Although most business leaders understand the importance of corporate budgeting and planning, far too many have suffered through the long process of building a budget that by the time it’s completed is old news or can’t be instantly adjusted for changing market conditions or company needs. Just as often, they know, too, that budgets can be used as an excuse for variance analysis with little or no meaning. One of the primary culprits behind a failed budget is the lack of connection between the ends and means for achieving them – in other words, a lack of connection between strategy and execution.
However, if budgets are done correctly, they can provide the necessary teeth – and a significant competitive advantage over rivals – to otherwise pie-in-the-sky dreams.
Since effective budgeting and forecasting presupposes a good strategy, it’s important to understand what factors leaders should consider as its developed. At a high level, annual strategic planning is the process of connecting the company’s long-term vision with how it will execute the plan, or how it will achieve its goals. In general, strategic planning needs to identify what markets the company should address, how much they can spend in those markets, whether or not additional products need to be blended into the overall offering to satisfy the market plan, what equipment or labor are available in the supply chain to achieve goals, and how capital expenditures would be funded.
To ensure strategy is connected with execution in budgeting, the vast majority of companies now recognize the need for adopting the right technology and digitizing the entire process. The days of creating and deploying budgets in spreadsheets are long gone – as they are increasingly seen as too risky, archaic, and prone to too many errors.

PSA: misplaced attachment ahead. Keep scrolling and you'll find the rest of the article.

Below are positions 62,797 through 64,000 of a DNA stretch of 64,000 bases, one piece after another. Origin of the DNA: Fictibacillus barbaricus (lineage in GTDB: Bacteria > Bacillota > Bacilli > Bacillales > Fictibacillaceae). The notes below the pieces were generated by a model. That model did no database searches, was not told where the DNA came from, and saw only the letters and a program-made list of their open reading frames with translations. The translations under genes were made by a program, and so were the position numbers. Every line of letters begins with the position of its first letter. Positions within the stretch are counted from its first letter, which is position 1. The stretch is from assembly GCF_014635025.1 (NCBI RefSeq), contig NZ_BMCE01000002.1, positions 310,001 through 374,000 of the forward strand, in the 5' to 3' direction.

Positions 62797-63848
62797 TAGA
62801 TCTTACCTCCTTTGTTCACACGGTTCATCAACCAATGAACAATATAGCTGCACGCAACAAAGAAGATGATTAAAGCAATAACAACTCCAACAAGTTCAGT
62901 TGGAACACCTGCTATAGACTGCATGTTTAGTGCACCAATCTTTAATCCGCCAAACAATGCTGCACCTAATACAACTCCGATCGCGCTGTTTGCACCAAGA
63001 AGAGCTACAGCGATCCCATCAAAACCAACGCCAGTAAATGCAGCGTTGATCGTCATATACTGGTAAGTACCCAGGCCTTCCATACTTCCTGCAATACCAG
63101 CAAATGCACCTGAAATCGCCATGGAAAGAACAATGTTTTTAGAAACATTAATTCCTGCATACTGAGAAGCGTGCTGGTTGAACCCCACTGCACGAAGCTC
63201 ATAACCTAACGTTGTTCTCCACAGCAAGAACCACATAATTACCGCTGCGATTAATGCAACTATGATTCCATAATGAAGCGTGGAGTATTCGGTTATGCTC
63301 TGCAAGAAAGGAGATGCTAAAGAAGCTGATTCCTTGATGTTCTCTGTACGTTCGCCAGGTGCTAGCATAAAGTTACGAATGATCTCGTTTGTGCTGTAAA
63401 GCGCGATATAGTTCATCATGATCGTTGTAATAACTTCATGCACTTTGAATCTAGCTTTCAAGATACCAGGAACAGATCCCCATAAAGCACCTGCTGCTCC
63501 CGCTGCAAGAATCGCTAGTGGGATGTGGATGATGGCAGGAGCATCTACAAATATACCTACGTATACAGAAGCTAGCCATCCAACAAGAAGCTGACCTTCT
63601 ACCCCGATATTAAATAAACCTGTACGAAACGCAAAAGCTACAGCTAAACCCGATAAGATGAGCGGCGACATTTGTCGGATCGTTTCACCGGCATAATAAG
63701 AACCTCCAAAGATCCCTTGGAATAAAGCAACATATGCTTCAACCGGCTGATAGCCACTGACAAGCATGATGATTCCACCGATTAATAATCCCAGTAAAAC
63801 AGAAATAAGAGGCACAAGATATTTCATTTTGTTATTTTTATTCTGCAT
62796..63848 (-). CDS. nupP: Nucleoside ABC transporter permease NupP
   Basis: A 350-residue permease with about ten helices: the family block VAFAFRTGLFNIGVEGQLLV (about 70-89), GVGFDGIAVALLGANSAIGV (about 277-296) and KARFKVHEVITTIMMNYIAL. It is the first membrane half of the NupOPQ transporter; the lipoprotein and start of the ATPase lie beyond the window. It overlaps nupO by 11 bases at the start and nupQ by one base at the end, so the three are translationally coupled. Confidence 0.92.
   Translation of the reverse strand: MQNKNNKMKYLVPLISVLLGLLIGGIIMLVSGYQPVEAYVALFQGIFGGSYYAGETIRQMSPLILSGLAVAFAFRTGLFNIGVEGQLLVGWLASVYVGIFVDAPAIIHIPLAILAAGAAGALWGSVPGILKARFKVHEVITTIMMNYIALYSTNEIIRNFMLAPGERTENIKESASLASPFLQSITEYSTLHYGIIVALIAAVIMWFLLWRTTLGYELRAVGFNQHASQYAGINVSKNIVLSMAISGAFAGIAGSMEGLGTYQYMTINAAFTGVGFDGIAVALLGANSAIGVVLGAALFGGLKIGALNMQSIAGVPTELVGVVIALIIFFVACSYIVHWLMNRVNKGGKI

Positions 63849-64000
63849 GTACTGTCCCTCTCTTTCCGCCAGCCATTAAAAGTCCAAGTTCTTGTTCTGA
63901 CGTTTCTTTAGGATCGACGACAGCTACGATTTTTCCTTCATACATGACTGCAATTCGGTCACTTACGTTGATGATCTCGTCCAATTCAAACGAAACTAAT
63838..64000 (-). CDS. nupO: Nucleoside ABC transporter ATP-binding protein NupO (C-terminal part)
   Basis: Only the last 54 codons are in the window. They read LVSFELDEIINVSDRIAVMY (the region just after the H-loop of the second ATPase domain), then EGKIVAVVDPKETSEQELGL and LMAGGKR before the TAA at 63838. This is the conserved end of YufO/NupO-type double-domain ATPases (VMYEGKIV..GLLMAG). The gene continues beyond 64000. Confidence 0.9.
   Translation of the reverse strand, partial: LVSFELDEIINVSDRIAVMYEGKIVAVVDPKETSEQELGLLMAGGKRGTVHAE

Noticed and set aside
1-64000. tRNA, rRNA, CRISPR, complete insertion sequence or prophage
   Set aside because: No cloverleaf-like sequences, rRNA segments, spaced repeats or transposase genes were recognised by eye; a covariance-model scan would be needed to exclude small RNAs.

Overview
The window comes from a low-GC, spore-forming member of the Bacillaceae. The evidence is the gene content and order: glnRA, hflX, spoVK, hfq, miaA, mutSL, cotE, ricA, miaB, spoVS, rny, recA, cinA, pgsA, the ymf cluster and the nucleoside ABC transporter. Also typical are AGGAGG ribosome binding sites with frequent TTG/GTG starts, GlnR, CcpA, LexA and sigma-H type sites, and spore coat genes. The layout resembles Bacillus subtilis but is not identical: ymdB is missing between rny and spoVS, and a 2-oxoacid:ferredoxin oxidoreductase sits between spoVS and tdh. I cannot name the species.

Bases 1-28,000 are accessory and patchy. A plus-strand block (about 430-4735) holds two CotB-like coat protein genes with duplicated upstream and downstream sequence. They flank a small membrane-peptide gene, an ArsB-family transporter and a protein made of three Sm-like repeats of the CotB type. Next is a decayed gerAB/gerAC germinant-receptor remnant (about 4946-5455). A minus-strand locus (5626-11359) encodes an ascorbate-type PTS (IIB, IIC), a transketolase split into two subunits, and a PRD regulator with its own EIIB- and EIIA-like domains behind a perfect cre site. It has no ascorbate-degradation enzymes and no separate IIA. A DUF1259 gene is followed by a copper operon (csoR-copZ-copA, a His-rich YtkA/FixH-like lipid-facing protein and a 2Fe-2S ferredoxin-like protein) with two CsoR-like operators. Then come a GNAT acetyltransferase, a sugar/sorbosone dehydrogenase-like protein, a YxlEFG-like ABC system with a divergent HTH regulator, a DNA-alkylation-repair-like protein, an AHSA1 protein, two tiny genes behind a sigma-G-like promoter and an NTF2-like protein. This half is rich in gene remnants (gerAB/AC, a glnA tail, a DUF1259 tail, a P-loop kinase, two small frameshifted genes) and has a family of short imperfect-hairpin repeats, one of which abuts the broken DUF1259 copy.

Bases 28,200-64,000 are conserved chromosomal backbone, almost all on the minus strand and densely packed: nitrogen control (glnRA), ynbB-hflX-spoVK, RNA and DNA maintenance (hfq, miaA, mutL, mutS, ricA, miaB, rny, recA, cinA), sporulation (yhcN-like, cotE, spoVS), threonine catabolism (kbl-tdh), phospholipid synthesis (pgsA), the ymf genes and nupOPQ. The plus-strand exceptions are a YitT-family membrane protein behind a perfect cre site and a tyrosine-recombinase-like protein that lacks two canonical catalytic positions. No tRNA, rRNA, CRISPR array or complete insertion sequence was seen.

When selecting the best technology solution for your budgeting and planning needs, the following should top your list:
Automates Entire Process – ensures the budgeting, forecasting, and reporting can be accomplished with minimal time and effort.
Plans For What-If Scenarios – leaders should be able to see the impact of decisions before making them by generating multiple scenarios and visualizing the results of each potential outcome.
Improves Accuracy – should provide an automated single source of truth, which can bring in all data in real-time (whether from multiple ERPs, spreadsheets, or other data sources).
Provides Flexibility – today’s environment requires the ability to quickly and easily change budgets on-the-fly. When COVID hit, many organizations were forced to scrap their annual budgets, which took months to build, for entirely new ones. The right technology will make this simple.